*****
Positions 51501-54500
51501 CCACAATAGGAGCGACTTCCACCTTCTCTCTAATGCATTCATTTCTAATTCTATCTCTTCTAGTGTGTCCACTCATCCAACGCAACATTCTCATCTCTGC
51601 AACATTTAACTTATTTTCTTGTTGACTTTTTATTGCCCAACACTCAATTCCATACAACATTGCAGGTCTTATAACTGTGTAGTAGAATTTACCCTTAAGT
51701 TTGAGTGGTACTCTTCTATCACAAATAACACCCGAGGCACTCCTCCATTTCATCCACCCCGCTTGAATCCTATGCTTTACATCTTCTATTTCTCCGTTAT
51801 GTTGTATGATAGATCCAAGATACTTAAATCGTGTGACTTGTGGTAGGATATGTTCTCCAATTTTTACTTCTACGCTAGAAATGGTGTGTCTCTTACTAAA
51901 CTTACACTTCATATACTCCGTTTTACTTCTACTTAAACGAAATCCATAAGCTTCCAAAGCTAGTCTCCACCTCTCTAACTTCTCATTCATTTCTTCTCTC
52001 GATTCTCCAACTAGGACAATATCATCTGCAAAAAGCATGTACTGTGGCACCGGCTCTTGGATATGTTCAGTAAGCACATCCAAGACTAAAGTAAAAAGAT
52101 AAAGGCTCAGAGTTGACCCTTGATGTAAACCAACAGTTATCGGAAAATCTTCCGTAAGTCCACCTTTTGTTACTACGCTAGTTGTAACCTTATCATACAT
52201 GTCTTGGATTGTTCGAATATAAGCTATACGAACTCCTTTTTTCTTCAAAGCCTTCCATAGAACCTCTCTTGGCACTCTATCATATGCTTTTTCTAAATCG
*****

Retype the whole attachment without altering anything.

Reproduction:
Positions 51501-54500
51501 CCACAATAGGAGCGACTTCCACCTTCTCTCTAATGCATTCATTTCTAATTCTATCTCTTCTAGTGTGTCCACTCATCCAACGCAACATTCTCATCTCTGC
51601 AACATTTAACTTATTTTCTTGTTGACTTTTTATTGCCCAACACTCAATTCCATACAACATTGCAGGTCTTATAACTGTGTAGTAGAATTTACCCTTAAGT
51701 TTGAGTGGTACTCTTCTATCACAAATAACACCCGAGGCACTCCTCCATTTCATCCACCCCGCTTGAATCCTATGCTTTACATCTTCTATTTCTCCGTTAT
51801 GTTGTATGATAGATCCAAGATACTTAAATCGTGTGACTTGTGGTAGGATATGTTCTCCAATTTTTACTTCTACGCTAGAAATGGTGTGTCTCTTACTAAA
51901 CTTACACTTCATATACTCCGTTTTACTTCTACTTAAACGAAATCCATAAGCTTCCAAAGCTAGTCTCCACCTCTCTAACTTCTCATTCATTTCTTCTCTC
52001 GATTCTCCAACTAGGACAATATCATCTGCAAAAAGCATGTACTGTGGCACCGGCTCTTGGATATGTTCAGTAAGCACATCCAAGACTAAAGTAAAAAGAT
52101 AAAGGCTCAGAGTTGACCCTTGATGTAAACCAACAGTTATCGGAAAATCTTCCGTAAGTCCACCTTTTGTTACTACGCTAGTTGTAACCTTATCATACAT
52201 GTCTTGGATTGTTCGAATATAAGCTATACGAACTCCTTTTTTCTTCAAAGCCTTCCATAGAACCTCTCTTGGCACTCTATCATATGCTTTTTCTAAATCG